• N=3729 women
• Radiotherapy reduced absolute 10 year risk of
any ipsilateral breast event by 15.2%
• Effective regardless of age, extent of BCS, use of
tamoxifen, method of detection, margin status,
focality, grade, comedonecrosis, archtecture or
size
• Proportional reduction in IBE greater in women
>=50 years of age
EBCTCG, JNCI 2010
ECOG 5194: Local Excision Alone
Without Irradiation for Ductal
Carcinoma In Situ of the Breast: A
Trial of the Eastern
Cooperative Oncology Group
Hughes L et al, JCO 2009
Eligibility: non-palpable DCIS 3mm or
larger treated with BCS with margins of at
least 3mm
• Cohort 1: low or
intermediate grade DCIS 2.5
cm or smaller
• Nuclear grade 1 or 2 with
limited or no foci of necrosis
• Cohort 2: high grade DCIS 1
cm or smaller
• Nuclear grade 3 atypia and
comedo-type necrosis that
was zonal
● Post-operative mammography required for patients
presenting with suspicious microcalcifications; patients with
residual suspicious calcifications were ineligible.
● Central pathology review performed for 97% of cases with
sequential sectioning of complete specimen for margin
assessment and lesion size assessment.
ECOG 5194
Hughes L et al, JCO 2009
Hughes L et al, JCO 2009
Hughes L et al, JCO 2009
Low-intermediate grade DCIS
Hughes L et al, JCO 2009
High grade DCIS
Hughes L et al, JCO 2009
Conclusions
• IBE rate of 6% for low-intermediate grade DCIS is
acceptable (Note careful selection criteria)
• Although 4 RCTs demonstrated advantage of
Excision +RT over Excision alone for DCIS, none
found difference in overall survival, distant
metastasis or breast cancer specific survival – in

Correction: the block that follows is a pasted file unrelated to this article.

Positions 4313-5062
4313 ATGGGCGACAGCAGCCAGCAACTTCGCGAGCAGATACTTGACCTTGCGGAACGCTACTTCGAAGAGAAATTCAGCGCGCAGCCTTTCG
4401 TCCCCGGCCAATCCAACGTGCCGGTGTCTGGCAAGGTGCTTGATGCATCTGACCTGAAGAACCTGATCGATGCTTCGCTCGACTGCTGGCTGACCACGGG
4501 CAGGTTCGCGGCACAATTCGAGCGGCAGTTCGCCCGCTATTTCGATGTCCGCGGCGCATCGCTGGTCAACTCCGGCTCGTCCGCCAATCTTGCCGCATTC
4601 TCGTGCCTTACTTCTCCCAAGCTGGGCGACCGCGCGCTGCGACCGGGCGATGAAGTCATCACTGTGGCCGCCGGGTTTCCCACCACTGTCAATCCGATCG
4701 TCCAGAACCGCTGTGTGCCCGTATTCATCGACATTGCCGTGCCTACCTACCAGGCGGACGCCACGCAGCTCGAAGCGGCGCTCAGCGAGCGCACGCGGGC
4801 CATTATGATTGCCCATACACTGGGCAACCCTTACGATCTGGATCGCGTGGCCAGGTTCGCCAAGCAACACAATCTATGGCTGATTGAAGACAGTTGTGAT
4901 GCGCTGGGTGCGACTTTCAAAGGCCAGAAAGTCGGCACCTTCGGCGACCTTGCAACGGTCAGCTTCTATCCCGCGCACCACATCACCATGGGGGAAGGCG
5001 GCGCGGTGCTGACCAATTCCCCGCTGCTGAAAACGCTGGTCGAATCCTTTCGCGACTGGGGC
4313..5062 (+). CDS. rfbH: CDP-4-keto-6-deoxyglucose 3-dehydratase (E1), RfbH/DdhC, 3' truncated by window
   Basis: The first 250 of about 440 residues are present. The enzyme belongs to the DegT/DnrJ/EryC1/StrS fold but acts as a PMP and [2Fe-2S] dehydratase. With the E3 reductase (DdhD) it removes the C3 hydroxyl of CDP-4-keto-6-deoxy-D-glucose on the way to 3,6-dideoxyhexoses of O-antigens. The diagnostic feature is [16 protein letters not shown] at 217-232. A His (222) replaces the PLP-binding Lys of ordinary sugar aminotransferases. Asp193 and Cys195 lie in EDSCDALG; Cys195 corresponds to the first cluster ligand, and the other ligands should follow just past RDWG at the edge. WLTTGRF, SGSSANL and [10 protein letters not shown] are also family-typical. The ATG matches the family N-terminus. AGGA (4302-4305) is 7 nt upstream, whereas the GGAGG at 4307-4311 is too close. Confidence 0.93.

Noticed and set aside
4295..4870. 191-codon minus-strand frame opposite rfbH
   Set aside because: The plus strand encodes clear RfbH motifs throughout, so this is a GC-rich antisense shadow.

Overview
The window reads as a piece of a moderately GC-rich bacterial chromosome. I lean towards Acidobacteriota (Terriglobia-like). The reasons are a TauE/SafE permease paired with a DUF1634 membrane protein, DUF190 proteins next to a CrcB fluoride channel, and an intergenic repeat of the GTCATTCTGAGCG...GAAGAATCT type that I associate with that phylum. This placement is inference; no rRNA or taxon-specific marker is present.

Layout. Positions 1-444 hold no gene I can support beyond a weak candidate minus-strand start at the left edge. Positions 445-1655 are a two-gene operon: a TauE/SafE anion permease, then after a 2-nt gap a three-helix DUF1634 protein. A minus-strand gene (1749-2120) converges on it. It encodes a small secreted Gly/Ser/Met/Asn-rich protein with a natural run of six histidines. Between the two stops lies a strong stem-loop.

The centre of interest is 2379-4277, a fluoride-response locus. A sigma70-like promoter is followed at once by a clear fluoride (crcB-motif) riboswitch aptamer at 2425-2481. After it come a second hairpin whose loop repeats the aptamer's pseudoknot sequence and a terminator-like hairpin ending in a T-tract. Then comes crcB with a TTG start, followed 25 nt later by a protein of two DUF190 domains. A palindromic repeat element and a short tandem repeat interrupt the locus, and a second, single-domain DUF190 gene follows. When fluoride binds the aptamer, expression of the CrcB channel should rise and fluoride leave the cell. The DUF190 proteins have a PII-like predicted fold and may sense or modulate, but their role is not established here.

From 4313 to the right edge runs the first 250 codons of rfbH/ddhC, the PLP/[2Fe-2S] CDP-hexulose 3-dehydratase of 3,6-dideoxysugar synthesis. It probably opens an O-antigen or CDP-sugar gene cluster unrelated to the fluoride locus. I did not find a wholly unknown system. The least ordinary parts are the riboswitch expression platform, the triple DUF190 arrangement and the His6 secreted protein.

contrast to invasive breast cancer
• Substantially longer follow-up time is warranted
to evaluate outcomes of DCIS treated by excision
without RT
Hughes L et al, JCO 2009
APBI and DCIS
• ASBS Mammosite Registry
• 194 patients with pure DCIS
treated with Mammosite
• Median follow-up 54.4
months
• IBTR 3.1%
• 92% favorable cosmetic
results
• Pure DCIS <= 3cm is in
ASTRO APBI “cautionary”
group
Smith et al, Int J. Rad Onc Biol.
Phys. 2009
Jeruss et al, Annals of Surgical Oncology
2011
Role of Tamoxifen in DCIS
NSABP B24
• All patients treated with lumpectomy (E) + RT
• Patients randomized to Tamoxifen vs Placebo
• Assessed breast cancer events (ipsilateral
(IBTR), contralateral; DCIS vs invasive)
• Only 25% of DCIS is ER negative
Fisher et al, Lancet 1999
Role of Tamoxifen in DCIS
• NSABP-B24
evaluated
addition of
tamoxifen to
lumpectomy
plus radiation
therapy
(median follow
up 82 months)
IBTR
Invasive DCIS
IBTR
IBTR
Contra
Lateral
events
All
events
E + RT
(n=899)
18.4
9
9.4
8.3
28.2
E +RT +
T
(n=899)
12.8
4.8
8
4.4
17.7
RR
0.69
0.53
0.85
0.53
0.63
P value
0.02
0.01
NS
0.01
0.0003
NSABP B24
Treatment
• Mastectomy is curative in 98-99% of patients
with DCIS but without IDC
• Segmental mastectomy (lumpectomy) plus
radiation is reasonable for small fields of DCIS
• No prospective randomized trial has
compared treatment of DCIS by mastectomy
with treatment by breast conserving surgery
• Necessary to do sentinel node dissection if
planning mastectomy for DCIS
Case
• 68 year old female found to have 6cm span of
suspicious microcalcifications on screening
mammogram
• Multiple co-morbidities including DM and morbid
obesity; very frail
• Stereotactic core biopsy upper outer quadrant:
DCIS, solid type, ER 90%, PR 80%, Ki67 <5%.
• Subareolar core biopsy also shows DCIS
• Strongly motivated to have BCS
Alessi, Janet S
00168971
10/11/1942
66 YEAR
F
RCC
Alessi, Janet S
00168971
10/11/1942
66 YEAR
F
Screen Save
SAS
aws2
GE MEDICAL SYSTEMS
Senograph 2000D ADS_17.5
PM392_03
9/24/2009, 10:08:20 AM
--aw s2